Net neutrality makes comeback in California; lawmakers agree to strict rules by Jon Brodkin, ArsTechnica
A California net neutrality bill that could impose the toughest rules in the country is being resurrected.
The bill was approved in its strongest form by the California Senate, but it was then gutted by the State Assembly's Communications Committee, which approved the bill only after eliminating provisions opposed by AT&T and cable lobbyists. Bill author Sen. Scott Wiener (D-San Francisco) has been negotiating with Communications Committee Chairman Miguel Santiago (D-Los Angeles) and other lawmakers since then, and he announced the results today.
In America’s tech capital, tens of thousands go without home Internet. Here’s how San Francisco wants to fix it. by Brian Fung, The Washington Post
Should San Francisco’s network move forward, it would become one of only a few in the United States to operate this way, analysts say, making it a bold experiment not just as an infrastructure project but also as a matter of policy. Today, fewer than 200,000 U.S. households benefit from these types of open-access infrastructure policies, said Christopher Mitchell, a broadband advocate at the Institute for Local Self Reliance.
San Francisco’s proposal faces opposition from incumbents such as AT&T and Comcast. (AT&T declined to comment for this story. Comcast didn’t respond to a request for comment.) Industry officials routinely show up to community meetings on the city project to stay abreast of it, Farrell said, and they’re engaged in heavy marketing of their own services. AT&T has also rapidly increased its own fiber deployment in San Francisco “in part because of the municipal threat,” Mitchell said.
Louisville, Superior leaders to meet on muni broadband, rec center updates by Anthony Hahn, Boulder Daily Camera
The question of how, and if, the respective governments approach actually implementing such infrastructure has vexed officials for the last two years.
Superior trustees urged a slower approach when presented with two potential ballot options — an increase on annual sales tax or a mill levy both equaling approximately $840,000 to fund network infrastructure — last summer. The town's municipal election is scheduled for November, and leaders are seemingly more preoccupied with whether to put an initiative funding the recreation center construction on the ballot, rather than trying to rush any broadband initiatives.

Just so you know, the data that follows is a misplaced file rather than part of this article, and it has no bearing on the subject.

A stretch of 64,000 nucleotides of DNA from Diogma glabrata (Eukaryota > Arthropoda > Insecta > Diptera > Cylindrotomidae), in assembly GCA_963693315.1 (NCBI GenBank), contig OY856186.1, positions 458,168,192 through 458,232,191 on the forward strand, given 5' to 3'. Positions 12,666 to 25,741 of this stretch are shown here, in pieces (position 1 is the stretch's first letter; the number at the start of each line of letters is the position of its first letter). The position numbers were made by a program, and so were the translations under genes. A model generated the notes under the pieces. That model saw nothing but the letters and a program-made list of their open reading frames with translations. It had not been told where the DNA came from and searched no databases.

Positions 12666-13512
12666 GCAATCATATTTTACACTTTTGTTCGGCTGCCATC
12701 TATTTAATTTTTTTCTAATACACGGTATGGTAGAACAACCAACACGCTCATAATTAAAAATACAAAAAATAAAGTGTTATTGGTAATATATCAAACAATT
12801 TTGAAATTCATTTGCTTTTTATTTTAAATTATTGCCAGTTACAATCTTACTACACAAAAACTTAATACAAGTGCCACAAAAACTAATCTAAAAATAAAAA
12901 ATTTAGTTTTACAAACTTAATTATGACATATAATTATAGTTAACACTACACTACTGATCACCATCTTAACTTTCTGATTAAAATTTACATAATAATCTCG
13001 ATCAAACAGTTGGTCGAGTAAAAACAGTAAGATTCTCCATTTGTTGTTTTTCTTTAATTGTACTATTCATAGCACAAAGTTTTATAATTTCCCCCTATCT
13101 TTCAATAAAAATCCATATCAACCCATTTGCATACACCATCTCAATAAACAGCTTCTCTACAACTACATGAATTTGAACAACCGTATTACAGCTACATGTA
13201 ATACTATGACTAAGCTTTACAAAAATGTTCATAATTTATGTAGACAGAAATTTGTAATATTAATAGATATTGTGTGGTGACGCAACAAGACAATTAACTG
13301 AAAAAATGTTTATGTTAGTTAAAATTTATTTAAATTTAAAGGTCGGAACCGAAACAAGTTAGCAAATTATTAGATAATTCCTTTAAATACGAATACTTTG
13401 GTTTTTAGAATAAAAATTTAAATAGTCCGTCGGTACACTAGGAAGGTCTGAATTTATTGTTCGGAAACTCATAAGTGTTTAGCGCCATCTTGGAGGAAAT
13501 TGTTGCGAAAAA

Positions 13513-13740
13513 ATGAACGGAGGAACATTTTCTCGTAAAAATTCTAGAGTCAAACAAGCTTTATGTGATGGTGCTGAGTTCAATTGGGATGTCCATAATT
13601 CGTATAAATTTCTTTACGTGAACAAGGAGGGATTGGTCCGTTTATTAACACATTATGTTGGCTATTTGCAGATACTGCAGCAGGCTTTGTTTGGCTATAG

Public-Private Partnerships, Local Involvement Central to Colorado Broadband Success by Heather Heimbach, Broadband Breakfast
Greeley and Windsor, Colo., Look for Paths to Broadband — Including Building Their Own Networks by Sara Knuth, Greeley Tribune [GovTech]
In rural Kentucky, a battle to provide reliable internet by Luke Barnes, ThinkProgress
Biz Bits: Allo near top in internet speeds by Matt Olberding, Lincoln Journal Star
Energizing Rural North Carolina: The importance of infrastructure by Jason Parker, WRAL TechWire
Should TVA get into the broadband business? by Johnson City Press
Connections up, prices down: Broadband authority delivers by Frank Smith, The Roanoke Times
A worthy project: internet to all of Virginia by The Virginian-Pilot Editorial Board
People who are used to having reliable, high-speed internet service available 24 hours a day on computers or on their phones might have little idea how much lacking it can affect people and communities.
It’s not just the inability to stream movies, play games, connect on social media or shop online.
Areas without good internet are at a disadvantage economically. Businesses and industries are unlikely to expand into an area where there is no broadband internet service. Entrepreneurs wanting to start a business will look elsewhere. Existing businesses might find it hard to compete and even to do routine business if they can’t have a strong online presence. People who telecommute, freelance or otherwise work from home aren’t likely to live there, or they will face difficulties that people in other areas don’t have.
Christopher Mitchell, director of the Institute for Local Self-Reliance’s Community Broadband Networks Initiative, said bringing down the installation time and cost of last-mile connections could change several things for local governments looking to build networks. For one thing, it could make it easier to justify building into less densely populated areas.
“If you can really lower the costs of getting the last mile out there, then you don’t need as many customers to break even,” Mitchell said.
Small internet providers face a fight for their lives by Nicole Lee, Engadget
Why Bury Broadband Fiber When You Can Just Glue It to the Road? by Kaleigh Rogers, Motherboard Vice
5G Compromise Bill Still a Hit to Local Government by Dave Nyczepir, Route Fifty
Already the proposed legislation has earned the praise of the wireless industry, with trade association CTIA stating S. 3157 “will help America win the global 5G race by accelerating deployment of next-generation wireless infrastructure while preserving local authority.”
But Christopher Mitchell, director of community broadband networks for the Institute for Local Self-Reliance, said the legislation is wrongheaded. He argued timely rollout of 5G, or fifth-generation wireless, technology will happen regardless of federal action, and carriers should agree to a fair price for using public rights of way.
“If we don’t immediately steamroll localities’ decision making, then we will miss out on new technology? If China deploys 5G more rapidly than us, then we’re going to lose?” Mitchell told Route Fifty. “China has more roads than us. China has more people than us.”
“I don’t see how we lose a single job if China has more 5G than we do,” he continued.